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Publication numberUS7609823 B2
Publication typeGrant
Application numberUS 11/253,526
Publication dateOct 27, 2009
Filing dateOct 19, 2005
Priority dateOct 19, 2005
Fee statusPaid
Also published asUS20070116191
Publication number11253526, 253526, US 7609823 B2, US 7609823B2, US-B2-7609823, US7609823 B2, US7609823B2
InventorsTodd R. Bermudez, James Caldwell, Danny Chism, Roy DeFrain, Andrew Grigg, Kirk Warrenburg, William Yates
Original AssigneeAt&T Corp
Export CitationBiBTeX, EndNote, RefMan
External Links: USPTO, USPTO Assignment, Espacenet
High capacity advanced 8YY mass calling event network architecture
US 7609823 B2
Abstract
A telephone network voting system is configured to process a large number of calls. The system receives telephone ballots cast by voters by dialing an 8YY telephone number. The telephone ballots are received by network edge switch (NES) from a local exchange carrier (LEC), and sequentially received calls are routed to a repeating sequence of segmentation databases (SDs). The SDs are configured for routing calls in a sequentially received series of 8YY calls to a repeating sequence of said NCPs. Switches are mapped to NCPs to minimize congestion on A and AA links. Call announcements are stored in disk cache.
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Claims(12)
1. A telephony-based system for processing ballots cast using 8YY calls during a mass polling event in a telecommunications network, comprising:
a plurality of network control points (NCPs), each NCP comprising a substantially identical database containing 8YY call routing information;
a plurality of segmentation databases (SDs), each SD configured for routing received 8YY calls to NCPs in a repeating sequence of said NCPs, each SD routing to a different sequence of NCPs; and
a network edge switch (NES) connected for receiving the 8YY calls; the NES configured for routing calls to a repeating sequence of SDs.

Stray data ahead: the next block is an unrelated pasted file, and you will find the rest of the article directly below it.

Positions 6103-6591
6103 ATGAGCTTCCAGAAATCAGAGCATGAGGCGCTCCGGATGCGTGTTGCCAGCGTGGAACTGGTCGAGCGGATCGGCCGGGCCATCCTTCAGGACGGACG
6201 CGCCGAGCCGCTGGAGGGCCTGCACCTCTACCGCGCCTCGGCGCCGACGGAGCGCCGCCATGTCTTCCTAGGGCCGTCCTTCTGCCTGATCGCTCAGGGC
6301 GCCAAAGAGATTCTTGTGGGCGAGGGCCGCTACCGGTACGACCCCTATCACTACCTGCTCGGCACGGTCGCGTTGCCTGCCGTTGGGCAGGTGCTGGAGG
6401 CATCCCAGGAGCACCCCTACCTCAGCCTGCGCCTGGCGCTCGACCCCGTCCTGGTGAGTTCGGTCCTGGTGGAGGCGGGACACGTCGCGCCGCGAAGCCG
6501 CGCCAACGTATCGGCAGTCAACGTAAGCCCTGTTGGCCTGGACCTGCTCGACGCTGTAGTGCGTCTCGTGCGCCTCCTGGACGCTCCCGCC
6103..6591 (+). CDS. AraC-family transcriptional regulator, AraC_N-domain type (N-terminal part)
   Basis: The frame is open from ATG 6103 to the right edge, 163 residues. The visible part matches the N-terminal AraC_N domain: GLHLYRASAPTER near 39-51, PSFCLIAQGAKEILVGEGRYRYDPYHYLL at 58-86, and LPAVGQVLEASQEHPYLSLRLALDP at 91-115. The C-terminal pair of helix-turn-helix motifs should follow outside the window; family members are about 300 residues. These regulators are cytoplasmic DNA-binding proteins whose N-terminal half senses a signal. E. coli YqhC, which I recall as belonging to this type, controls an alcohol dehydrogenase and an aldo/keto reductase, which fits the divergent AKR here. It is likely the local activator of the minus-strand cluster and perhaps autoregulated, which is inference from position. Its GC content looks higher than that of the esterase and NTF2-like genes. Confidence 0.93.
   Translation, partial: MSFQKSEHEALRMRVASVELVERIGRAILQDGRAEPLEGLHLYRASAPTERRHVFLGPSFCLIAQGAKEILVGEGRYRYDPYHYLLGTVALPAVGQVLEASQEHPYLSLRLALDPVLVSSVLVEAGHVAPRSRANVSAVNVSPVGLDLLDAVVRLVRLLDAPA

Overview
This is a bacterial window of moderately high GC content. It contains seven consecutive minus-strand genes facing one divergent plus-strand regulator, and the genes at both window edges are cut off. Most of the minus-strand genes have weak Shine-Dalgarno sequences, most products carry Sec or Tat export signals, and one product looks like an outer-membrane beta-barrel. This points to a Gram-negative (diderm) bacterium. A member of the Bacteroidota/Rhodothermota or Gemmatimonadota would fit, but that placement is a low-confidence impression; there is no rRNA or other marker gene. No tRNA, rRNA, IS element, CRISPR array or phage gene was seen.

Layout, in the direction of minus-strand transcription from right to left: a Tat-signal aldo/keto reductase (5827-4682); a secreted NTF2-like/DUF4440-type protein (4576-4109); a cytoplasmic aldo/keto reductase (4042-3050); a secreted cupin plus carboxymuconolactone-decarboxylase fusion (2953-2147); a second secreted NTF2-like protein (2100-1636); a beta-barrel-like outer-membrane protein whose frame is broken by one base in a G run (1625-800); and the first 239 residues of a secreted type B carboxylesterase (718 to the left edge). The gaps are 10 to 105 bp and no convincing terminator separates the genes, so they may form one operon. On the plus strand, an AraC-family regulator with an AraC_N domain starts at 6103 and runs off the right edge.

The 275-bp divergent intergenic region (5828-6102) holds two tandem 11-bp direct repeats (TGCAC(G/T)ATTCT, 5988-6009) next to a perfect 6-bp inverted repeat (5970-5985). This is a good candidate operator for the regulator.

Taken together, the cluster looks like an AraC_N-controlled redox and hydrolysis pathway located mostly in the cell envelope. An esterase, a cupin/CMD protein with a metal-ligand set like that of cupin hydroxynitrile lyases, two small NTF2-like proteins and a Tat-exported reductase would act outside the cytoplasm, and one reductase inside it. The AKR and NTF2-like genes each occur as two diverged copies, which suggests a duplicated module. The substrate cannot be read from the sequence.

2. The system of claim 1, further comprising a plurality of 4ESS switches, each configured for routing 8YY calls to a mapped one of said NCPs.
3. The system of claim 1, further comprising an announcement frame connected to said NES, said announcement frame including an announcement set stored in disk cache.
4. The system of claim 1 wherein the NES is connected for receiving calls from a local exchange carrier (LEC).
5. The system of claim 1 wherein each of the SDs comprises a service processor table, the service processor table containing routing information for routing sequentially received 8YY calls to a repeating sequence of NCPs.
6. The system of claim 1 wherein said 8YY calls are routed to individual NCPs of NCP pairs.
7. The system of claim 1, further comprising a plurality of NESes, each NES configured to route to a unique set of SDs.
8. A method for balancing call traffic in a telephony-based voting system wherein ballot calls received by switches are mapped through signal transfer points (STPs), each STP having links to network control points (NCPs), the method comprising the steps of:
mapping calls received by a first group of switches to NCPs through a first group of STPs in a home region linked by AA links to the NCPs;
mapping calls received by a second group of switches to NCPs through a second group of STPs in a home region linked by A links to the NCPs;
selecting NCPs to which switches within the first group of switches are mapped, to balance loads on the AA links linking the home region of the first group; and